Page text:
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Old 05-13-2015, 10:36 PM   #1
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Ford lehman pencils

Hello all.

New member here

Is there any part suppliers in Australia for a ford Lehman 120hp Model 2715E In particular looking for sacraficial pencils? i think i need 2?

Thank you all in advnce.. Jersey
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Old 05-13-2015, 11:23 PM   #2
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Which ones? They are inexpensive here and could be mailed cheaply. I volunteer.
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Old 05-13-2015, 11:24 PM   #3
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Hello all.

New member here

Is there any part suppliers in Australia for a ford Lehman 120hp Model 2715E In particular looking for sacrificial pencils?
First up, welcome aboard.
As to pencils, there might be, but one course is getting in touch with American Diesel. Run by Bob(ex VP Lehman) and Brian Smith, they know and stock almost everything Lehman.
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Old 05-13-2015, 11:42 PM   #4
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Bob Smith can be contacted here Bob Smith <bobsmithadc@gmail.com>, or it might be worth trying this…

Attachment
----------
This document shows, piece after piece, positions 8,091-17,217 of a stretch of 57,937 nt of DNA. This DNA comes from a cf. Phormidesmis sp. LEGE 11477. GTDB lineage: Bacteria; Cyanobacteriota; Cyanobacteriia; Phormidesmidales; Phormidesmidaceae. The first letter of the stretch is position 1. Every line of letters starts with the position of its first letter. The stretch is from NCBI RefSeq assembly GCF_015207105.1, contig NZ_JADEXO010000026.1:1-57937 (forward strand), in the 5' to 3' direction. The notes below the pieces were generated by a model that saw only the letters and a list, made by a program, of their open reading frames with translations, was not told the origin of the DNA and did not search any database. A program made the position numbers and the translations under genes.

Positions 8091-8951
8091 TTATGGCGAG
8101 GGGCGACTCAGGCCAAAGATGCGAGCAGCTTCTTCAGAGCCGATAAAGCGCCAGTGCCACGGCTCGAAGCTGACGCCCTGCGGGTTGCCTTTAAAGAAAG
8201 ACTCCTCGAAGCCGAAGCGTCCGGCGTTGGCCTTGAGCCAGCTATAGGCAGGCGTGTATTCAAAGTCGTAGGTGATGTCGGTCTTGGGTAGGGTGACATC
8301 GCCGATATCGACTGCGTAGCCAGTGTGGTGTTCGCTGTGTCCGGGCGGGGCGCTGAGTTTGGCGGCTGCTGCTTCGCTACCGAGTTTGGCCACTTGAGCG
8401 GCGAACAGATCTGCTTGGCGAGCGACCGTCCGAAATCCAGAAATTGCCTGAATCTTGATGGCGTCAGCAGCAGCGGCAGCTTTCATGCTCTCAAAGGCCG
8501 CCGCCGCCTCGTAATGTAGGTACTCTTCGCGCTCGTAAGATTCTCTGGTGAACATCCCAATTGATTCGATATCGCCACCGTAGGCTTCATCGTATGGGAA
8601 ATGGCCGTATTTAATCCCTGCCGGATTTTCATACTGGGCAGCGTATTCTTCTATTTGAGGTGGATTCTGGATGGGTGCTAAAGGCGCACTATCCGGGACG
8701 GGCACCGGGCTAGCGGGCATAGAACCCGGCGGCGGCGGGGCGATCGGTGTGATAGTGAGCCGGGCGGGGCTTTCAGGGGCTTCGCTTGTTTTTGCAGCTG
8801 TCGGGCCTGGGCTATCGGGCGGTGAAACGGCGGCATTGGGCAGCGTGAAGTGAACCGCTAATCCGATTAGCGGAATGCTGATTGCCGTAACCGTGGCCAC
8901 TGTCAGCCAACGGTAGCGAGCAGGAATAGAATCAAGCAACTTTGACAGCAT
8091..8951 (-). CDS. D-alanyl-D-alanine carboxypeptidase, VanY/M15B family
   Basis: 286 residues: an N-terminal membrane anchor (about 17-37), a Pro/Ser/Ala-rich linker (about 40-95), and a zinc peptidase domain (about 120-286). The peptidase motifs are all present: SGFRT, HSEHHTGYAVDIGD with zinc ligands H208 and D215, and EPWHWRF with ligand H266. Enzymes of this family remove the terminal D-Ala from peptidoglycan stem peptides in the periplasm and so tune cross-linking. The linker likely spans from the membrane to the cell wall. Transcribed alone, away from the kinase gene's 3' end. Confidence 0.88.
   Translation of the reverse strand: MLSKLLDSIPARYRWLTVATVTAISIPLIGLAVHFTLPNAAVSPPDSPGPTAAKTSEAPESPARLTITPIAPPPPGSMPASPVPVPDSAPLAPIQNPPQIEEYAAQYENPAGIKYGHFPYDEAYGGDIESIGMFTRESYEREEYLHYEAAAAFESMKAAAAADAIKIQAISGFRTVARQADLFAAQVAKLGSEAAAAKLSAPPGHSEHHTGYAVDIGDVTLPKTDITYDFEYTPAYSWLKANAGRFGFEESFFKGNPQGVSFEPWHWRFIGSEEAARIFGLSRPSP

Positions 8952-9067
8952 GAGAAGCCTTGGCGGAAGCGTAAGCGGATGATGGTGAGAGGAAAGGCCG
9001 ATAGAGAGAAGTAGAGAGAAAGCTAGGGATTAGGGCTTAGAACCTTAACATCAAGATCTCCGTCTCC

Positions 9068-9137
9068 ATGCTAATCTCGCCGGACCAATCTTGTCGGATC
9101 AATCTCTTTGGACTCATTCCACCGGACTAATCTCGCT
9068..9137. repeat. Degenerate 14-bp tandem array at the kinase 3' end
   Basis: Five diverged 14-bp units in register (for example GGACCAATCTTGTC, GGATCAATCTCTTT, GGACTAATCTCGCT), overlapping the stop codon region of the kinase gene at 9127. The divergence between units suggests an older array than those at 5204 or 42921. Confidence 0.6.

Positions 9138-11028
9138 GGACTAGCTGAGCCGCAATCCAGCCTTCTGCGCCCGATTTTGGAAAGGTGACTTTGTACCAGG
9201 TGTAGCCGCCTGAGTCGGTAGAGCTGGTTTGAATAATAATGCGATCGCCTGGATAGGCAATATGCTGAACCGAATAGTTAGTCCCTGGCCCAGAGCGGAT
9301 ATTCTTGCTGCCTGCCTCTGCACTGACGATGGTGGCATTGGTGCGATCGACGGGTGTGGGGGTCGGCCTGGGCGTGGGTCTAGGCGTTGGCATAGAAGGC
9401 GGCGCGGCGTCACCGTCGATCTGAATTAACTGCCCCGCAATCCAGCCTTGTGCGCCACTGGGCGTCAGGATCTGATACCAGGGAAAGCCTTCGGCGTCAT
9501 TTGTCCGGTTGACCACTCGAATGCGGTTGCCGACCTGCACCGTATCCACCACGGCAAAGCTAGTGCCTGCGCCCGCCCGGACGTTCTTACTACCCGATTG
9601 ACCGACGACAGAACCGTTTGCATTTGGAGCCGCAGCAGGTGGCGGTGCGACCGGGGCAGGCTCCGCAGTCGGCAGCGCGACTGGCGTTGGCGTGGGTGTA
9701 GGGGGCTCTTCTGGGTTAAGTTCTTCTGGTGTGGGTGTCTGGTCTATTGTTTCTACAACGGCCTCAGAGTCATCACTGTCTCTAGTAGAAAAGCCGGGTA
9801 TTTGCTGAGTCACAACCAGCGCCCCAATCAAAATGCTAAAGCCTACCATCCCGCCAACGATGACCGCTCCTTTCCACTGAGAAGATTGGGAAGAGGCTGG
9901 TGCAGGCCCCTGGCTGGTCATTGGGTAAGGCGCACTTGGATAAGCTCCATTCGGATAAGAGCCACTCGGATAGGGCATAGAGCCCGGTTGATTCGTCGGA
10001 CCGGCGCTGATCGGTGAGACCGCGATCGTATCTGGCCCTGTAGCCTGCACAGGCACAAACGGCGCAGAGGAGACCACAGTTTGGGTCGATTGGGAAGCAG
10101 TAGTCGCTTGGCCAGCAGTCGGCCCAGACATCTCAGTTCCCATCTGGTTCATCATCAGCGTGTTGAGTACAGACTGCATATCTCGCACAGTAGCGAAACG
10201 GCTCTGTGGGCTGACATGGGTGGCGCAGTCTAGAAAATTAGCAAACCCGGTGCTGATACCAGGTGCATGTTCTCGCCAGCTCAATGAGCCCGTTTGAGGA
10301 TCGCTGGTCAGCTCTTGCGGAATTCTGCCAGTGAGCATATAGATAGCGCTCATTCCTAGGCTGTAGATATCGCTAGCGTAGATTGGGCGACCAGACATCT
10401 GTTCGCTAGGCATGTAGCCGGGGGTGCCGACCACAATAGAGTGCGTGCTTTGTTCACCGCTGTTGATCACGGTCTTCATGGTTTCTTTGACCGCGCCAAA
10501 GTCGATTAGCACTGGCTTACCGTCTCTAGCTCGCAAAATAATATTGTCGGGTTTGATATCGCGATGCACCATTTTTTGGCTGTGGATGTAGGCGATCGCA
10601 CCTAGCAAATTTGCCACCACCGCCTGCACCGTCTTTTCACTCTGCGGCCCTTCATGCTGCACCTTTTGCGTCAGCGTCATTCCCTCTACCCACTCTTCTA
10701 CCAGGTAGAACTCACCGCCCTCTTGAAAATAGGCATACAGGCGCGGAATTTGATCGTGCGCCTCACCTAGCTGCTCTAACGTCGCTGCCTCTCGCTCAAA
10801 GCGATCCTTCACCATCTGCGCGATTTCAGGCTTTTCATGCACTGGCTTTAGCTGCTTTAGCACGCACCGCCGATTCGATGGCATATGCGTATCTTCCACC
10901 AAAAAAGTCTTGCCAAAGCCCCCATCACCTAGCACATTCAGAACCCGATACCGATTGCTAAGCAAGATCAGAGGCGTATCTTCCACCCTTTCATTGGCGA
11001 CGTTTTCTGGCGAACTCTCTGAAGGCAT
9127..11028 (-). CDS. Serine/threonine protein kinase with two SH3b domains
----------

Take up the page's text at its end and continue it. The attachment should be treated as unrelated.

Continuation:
Replacement Anode for 191134 Ford Lehman and others. - Sacraficial Anodes - Marine Parts

And then there is still Bob Cofer's kind offer..?

Are they for the heat exchanger, or the oil coolers..?
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Old 05-13-2015, 11:44 PM   #5
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There are two sizes that will fit the main heat exchanger: a fat one that's almost the same diameter as the hole, and a thinner one. I strongly advise using the thinner one. These zincs "swell up" with fuzzy stuff as they deteriorate and if you are conscientious about changing them you run the risk of unscrewing the cap only to find you've unscrewed it from the heat exchanger and the zinc, which has jammed in the hole. Getting it out can be tricky and it can easily result in the zinc dropping through the hole into the body of the exchanger.

Not a disaster--- the zinc will most likely go away on its own eventually. But using the smaller diameter anode eliminates the problem. They don't last as long, but long is a relative term.

We switched to the smaller diameter pencils some time ago. We check them every six months, at which time there is plenty of the pencil left. We could probably get away with another six months but we change them anyway. They're dirt cheap and not the sort of thing worth getting frugal over.

We write the date the zincs were changed on the brass caps on the heat exchanger with a Sharpie. That way it's easy to remind ourselves how long they've been in there every time we're down in the engine room.
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Old 05-13-2015, 11:57 PM   #6
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As an aside, Marin, as the mechanic changed mine last, so I forget, does much coolant escape while you are doing that change, or do the zincs only enter the raw water compartment of the heat exchanger..?
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Old 05-14-2015, 12:28 AM   #7